The importance of not being too earnest

Reprinted from the Shofar - Oraynu's newsletter


Rabbi’s Message:

Fun! At our summer book club meeting, I asked everyone to talk about one fun thing they did this summer. I hope you have spent the summer chasing after fun! I often dedicate my message in the Shofar to serious topics. I know people look to Oraynu and sometimes to me for guidance, or hope, especially in hard times. For that, come to Yom Kippur where I’ll discuss “How Humanists Handle Hard Times.” I hope that my commentaries at the upcoming High Holidays, along with our beautiful services filled with poetry and music, will inspire you. They do, indeed, centre on weighty topics. But we don’t need to be in High Holiday mode just yet. It’s the very tail end of summer and we should celebrate.

Often we Jews concentrate too much on what is serious. I’ve said before we need to be a little bit more “out with the ‘Oy’ and in with the joy!”. Looking into the life of Gene Wilder for our Yom Kippur Story of Transformation reminded me that in order to be serious, one also must laugh. I know this to be true from many spheres of my life. The most challenging parts of life are best met with a healthy dose of humour. I’ve seen people laugh in reminiscing about departed loved ones. I’ve seen Holocaust survivors make a dark joke, using gallows humour to cope with their trauma. I’ve seen parents face their child, having an epic meltdown, make a funny face, and change the whole mood. Yes, we are facing some very challenging times. We need to respond intellectually and emotionally. To do so, we sometimes also need to let go, we need to relax, we need to laugh, and we need to have fun.

This summer I made it my business to maximize the fun in each day. I said yes to so many wonderful things: cottage time, time with my family, playing in the park with my kids, outdoor movies and plays, dates with my husband, checking out new patios, delicious food and drink, all the ice cream I could handle, and more. I have been having a lot of fun and I hope you have too!

In the month before Rosh Hashanah, the month of Elul, one is supposed to study, to reflect, to get ready for the new year and the introspection of the High Holidays. Here’s your homework on how to do that this year: I want you to spend some serious time on fun. I want you to have it, and I want you to think about it. How do you most enjoy spending your time? If you could do one fun thing this upcoming year, what would it be? How can you bring more fun into your family or friendships? How can you make fun a priority in the upcoming year of 5778? I want you to think about it, perhaps write down a few fun goals, and then make a plan to make that fun happen. Why is this High Holiday prep? Because as we get ready to “cheshbon our nefeshes” (cheshbon hanefesh is accounting for the soul; the deep introspective work that leads to commitments for personal growth in the upcoming year), we will actually be more successful if we strive for balance. I hope your goals for yourself include tzedakah (charity, justice), learning, political engagement (whatever that means for you), helping others, and other serious pursuits. I want you to spend time thinking of those worthwhile plans and goals. I know that you, we, will all be more successful at them if we dedicate at least as much focus and attention on the lighter and brighter aspects of life. We all need balance. So, yes, at Rosh Hashanah and Yom Kippur we will be a little serious. Let’s make time before and after that to be a little frivolous.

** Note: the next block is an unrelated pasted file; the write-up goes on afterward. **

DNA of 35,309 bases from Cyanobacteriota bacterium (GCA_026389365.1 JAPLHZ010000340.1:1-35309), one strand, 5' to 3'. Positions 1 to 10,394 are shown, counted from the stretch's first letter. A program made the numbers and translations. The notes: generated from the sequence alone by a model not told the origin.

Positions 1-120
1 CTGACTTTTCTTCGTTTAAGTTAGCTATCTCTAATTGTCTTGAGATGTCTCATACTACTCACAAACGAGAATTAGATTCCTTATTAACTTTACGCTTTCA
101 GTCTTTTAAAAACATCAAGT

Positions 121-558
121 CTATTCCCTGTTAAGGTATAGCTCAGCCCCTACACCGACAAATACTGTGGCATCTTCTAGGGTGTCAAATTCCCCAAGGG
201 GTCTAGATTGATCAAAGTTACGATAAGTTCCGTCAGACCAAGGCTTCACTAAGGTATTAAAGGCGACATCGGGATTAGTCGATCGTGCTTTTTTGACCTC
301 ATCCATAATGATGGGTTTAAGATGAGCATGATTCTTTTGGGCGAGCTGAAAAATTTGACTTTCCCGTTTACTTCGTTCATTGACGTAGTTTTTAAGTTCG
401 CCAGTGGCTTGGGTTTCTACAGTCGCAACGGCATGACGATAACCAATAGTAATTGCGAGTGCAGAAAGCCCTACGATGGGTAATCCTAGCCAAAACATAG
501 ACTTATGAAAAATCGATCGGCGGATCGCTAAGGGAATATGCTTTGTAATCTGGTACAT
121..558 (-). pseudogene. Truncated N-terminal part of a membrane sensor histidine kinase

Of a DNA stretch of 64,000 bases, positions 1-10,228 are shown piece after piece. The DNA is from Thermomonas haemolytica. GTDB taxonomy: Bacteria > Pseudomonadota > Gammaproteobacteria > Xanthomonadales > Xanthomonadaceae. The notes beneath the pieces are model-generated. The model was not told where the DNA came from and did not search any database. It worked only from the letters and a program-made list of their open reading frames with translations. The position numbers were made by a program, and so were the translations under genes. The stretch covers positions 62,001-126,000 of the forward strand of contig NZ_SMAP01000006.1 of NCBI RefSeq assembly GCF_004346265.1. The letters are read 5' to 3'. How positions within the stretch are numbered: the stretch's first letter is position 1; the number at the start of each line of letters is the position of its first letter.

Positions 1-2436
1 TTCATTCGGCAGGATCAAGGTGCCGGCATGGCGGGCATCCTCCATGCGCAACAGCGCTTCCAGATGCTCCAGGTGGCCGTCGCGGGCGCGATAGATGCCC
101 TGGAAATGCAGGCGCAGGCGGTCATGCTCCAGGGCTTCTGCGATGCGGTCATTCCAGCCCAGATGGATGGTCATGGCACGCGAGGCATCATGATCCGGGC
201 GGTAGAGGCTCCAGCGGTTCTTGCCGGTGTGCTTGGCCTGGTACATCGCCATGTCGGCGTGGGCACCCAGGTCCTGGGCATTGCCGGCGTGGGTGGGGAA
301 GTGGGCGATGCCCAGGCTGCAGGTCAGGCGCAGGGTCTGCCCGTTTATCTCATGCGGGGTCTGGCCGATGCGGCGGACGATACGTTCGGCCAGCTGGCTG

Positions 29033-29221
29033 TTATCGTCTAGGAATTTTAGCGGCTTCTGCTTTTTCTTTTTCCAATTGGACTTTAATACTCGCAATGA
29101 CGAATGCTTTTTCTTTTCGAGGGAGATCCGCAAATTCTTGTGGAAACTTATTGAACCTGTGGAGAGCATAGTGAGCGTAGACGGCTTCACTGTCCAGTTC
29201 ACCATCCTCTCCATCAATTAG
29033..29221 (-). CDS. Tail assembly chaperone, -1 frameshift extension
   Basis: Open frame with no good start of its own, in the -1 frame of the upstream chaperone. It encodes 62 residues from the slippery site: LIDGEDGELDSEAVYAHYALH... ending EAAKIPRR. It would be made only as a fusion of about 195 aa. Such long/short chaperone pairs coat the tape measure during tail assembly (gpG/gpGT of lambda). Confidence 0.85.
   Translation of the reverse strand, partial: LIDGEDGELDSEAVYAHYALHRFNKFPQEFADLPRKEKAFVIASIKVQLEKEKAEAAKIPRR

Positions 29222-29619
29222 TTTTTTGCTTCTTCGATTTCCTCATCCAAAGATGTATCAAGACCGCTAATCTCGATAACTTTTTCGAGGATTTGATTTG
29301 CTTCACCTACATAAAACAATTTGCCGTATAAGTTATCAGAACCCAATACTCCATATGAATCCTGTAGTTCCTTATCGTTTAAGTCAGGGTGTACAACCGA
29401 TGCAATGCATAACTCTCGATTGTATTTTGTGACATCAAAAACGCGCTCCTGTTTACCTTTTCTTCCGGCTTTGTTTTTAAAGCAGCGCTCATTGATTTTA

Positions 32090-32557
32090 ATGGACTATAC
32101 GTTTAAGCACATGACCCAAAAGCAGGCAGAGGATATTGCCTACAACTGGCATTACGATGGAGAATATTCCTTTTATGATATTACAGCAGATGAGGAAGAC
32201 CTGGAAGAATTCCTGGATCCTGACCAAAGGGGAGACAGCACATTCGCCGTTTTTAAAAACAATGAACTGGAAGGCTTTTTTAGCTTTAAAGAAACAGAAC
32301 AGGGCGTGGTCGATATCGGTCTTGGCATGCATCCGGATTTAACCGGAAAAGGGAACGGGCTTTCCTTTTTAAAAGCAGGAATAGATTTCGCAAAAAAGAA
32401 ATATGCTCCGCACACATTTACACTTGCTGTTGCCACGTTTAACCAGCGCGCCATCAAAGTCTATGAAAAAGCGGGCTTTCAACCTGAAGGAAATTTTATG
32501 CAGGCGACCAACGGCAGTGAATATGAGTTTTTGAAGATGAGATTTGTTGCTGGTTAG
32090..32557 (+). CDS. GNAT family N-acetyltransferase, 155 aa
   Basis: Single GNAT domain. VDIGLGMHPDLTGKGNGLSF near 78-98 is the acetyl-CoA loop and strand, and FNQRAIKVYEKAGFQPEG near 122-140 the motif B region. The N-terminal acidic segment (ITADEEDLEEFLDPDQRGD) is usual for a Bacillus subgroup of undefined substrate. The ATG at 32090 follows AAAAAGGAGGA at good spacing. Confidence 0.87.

As we approach the end of summer, there is a poem I think of. It has to do with summer, it reminds me of the goal-setting work of the upcoming High Holidays, and it asks us to consider nature, our place in the world, and who we wish to be. I want to share it with you:


The Summer Day - Mary Oliver

Who made the world?

Who made the swan, and the black bear?

Who made the grasshopper?

This grasshopper, I mean-

the one who has flung herself out of the grass,

the one who is eating sugar out of my hand,

who is moving her jaws back and forth instead of up and down-

who is gazing around with her enormous and complicated eyes.

Now she lifts her pale forearms and thoroughly washes her face.

Now she snaps her wings open, and floats away.

I don't know exactly what a prayer is.

I do know how to pay attention, how to fall down

into the grass, how to kneel down in the grass,

how to be idle and blessed, how to stroll through the fields,

which is what I have been doing all day.

Tell me, what else should I have done?

Doesn't everything die at last, and too soon?

Tell me, what is it you plan to do

with your one wild and precious life?

So, before summer comes to an end, let’s devote ourselves to at least one fun goal. Perhaps a hike, spending quality time with a grasshopper or two. Perhaps a dinner with dessert first. Perhaps a walk with a good friend, a hot tea, and some juicy gossip. Perhaps time alone in a quiet spot with a magazine and a glass of wine. Perhaps find a spot in the city you’ve never explored before and spend an afternoon learning about it. At least one fun goal. Rabbi’s orders.

As we look ahead to our year, we have a lot coming up that will be fun. We also have programs that will be challenging, interesting, exciting, and more. I do hope to see lots of you this coming year. Until I do see you, I wish you wellness, happiness, peace and, yes, lots and lots of fun